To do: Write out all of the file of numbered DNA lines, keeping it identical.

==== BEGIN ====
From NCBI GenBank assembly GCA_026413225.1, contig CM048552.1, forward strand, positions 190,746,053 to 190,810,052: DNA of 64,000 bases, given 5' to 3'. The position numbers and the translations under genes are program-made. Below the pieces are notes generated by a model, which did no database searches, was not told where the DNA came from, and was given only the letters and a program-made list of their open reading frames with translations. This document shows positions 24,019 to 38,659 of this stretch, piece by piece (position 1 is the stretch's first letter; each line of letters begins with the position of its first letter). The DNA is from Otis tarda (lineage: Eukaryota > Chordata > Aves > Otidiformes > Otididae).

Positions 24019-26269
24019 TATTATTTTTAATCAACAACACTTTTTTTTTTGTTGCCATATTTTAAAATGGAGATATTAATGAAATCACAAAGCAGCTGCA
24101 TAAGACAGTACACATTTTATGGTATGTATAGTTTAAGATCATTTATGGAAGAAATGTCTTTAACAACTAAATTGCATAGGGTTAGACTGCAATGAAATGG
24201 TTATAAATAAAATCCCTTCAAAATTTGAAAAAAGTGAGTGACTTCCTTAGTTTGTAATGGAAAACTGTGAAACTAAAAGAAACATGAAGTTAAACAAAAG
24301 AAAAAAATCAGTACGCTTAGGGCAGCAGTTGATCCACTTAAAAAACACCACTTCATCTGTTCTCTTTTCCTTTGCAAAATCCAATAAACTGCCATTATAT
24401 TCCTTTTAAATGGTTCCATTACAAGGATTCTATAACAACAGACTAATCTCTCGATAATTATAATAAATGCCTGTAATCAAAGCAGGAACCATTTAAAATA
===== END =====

From NCBI GenBank assembly GCA_026413225.1, contig CM048552.1, forward strand, positions 190,746,053 to 190,810,052: DNA of 64,000 bases, given 5' to 3'. The position numbers and the translations under genes are program-made. Below the pieces are notes generated by a model, which did no database searches, was not told where the DNA came from, and was given only the letters and a program-made list of their open reading frames with translations. This document shows positions 24,019 to 38,659 of this stretch, piece by piece (position 1 is the stretch's first letter; each line of letters begins with the position of its first letter). The DNA is from Otis tarda (lineage: Eukaryota > Chordata > Aves > Otidiformes > Otididae).

Positions 24019-26269
24019 TATTATTTTTAATCAACAACACTTTTTTTTTTGTTGCCATATTTTAAAATGGAGATATTAATGAAATCACAAAGCAGCTGCA
24101 TAAGACAGTACACATTTTATGGTATGTATAGTTTAAGATCATTTATGGAAGAAATGTCTTTAACAACTAAATTGCATAGGGTTAGACTGCAATGAAATGG
24201 TTATAAATAAAATCCCTTCAAAATTTGAAAAAAGTGAGTGACTTCCTTAGTTTGTAATGGAAAACTGTGAAACTAAAAGAAACATGAAGTTAAACAAAAG
24301 AAAAAAATCAGTACGCTTAGGGCAGCAGTTGATCCACTTAAAAAACACCACTTCATCTGTTCTCTTTTCCTTTGCAAAATCCAATAAACTGCCATTATAT
24401 TCCTTTTAAATGGTTCCATTACAAGGATTCTATAACAACAGACTAATCTCTCGATAATTATAATAAATGCCTGTAATCAAAGCAGGAACCATTTAAAATA